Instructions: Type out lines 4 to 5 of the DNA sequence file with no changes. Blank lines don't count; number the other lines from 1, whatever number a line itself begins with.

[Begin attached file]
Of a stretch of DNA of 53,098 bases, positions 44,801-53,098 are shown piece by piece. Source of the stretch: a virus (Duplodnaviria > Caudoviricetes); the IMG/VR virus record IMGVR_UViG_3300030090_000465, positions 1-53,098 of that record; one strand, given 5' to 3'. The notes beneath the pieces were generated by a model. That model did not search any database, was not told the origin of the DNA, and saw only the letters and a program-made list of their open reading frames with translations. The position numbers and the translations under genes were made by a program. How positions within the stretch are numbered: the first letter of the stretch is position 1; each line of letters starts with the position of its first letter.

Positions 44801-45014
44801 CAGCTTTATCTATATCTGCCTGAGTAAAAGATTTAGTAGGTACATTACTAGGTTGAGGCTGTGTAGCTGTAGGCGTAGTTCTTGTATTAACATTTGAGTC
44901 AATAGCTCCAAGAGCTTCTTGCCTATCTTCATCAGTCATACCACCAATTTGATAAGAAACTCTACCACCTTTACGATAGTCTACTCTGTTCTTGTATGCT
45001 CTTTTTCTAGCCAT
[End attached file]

44901 AATAGCTCCAAGAGCTTCTTGCCTATCTTCATCAGTCATACCACCAATTTGATAAGAAACTCTACCACCTTTACGATAGTCTACTCTGTTCTTGTATGCT
45001 CTTTTTCTAGCCAT